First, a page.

Well done for all of your efforts last week with the quicker breathing and keeping it going through the main set.  There were occasions where I saw people slipping back into their normal slower breathing patterns but I was really pleased to see the efforts you put into keeping what you practised in the drills going as much as possible through what was quite a long main set.

The person I saw with the best breathing was Elisa in lane 2 during the second session.  If you get a chance please do watch how quickly and well she times her breathing.  She has worked really hard at changing her breathing over the last year since we first did these quick breathing drills and you can really see how well she times her breathing now.  She has also managed to knock 43 seconds off her 400m time trial time, too!

Changing any aspect of your technique requires persistence and effort but with time improvements can be made.  Changing breathing is a challenging change since it is one of those changes that doesn’t feel better when you start.  The problem is that you usually get less breath when you first try it, because you are more tense than usual as you concentrate on making a change and have less time to actually breathe, which can’t be good, right?!  Right!  Getting less breath is not good but quicker breathing usually also helps improve your stroke rate and helps your head position mean you get a stronger catch when starting the first pull after the breath.  So the challenge of making a change to quicker breathing permanently requires you to find a way of getting the benefits from stroke rate and catch but without the drawbacks of getting less breath.  My advice for how to do this is 3-fold:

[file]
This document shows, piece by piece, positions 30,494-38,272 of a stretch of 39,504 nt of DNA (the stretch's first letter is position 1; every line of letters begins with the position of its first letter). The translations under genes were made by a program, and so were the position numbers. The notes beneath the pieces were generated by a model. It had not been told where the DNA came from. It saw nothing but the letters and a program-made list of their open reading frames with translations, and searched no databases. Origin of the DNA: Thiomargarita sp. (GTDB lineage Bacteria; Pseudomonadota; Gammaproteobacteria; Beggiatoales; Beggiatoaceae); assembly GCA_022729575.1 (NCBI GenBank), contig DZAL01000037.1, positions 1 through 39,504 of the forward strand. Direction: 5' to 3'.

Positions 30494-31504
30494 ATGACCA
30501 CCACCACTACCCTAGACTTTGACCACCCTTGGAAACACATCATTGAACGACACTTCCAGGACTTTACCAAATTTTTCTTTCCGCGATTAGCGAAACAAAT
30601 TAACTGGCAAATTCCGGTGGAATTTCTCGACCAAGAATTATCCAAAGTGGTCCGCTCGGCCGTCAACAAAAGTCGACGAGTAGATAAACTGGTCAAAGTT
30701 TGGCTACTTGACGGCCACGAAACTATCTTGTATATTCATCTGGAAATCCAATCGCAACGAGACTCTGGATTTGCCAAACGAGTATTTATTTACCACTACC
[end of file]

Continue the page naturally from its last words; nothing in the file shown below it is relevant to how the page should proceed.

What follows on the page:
• Keep trying and practising and you will get more comfortable and less tense so getting more breath
  • Try explosive breathing – doing a quick exhale before you turn to breathe – to maximise the amount of breath to get each time
  • Think about your breathing especially towards the end of the main sets when you are most tired as this is often when you can get the most benefit and you naturally relax to conserve energy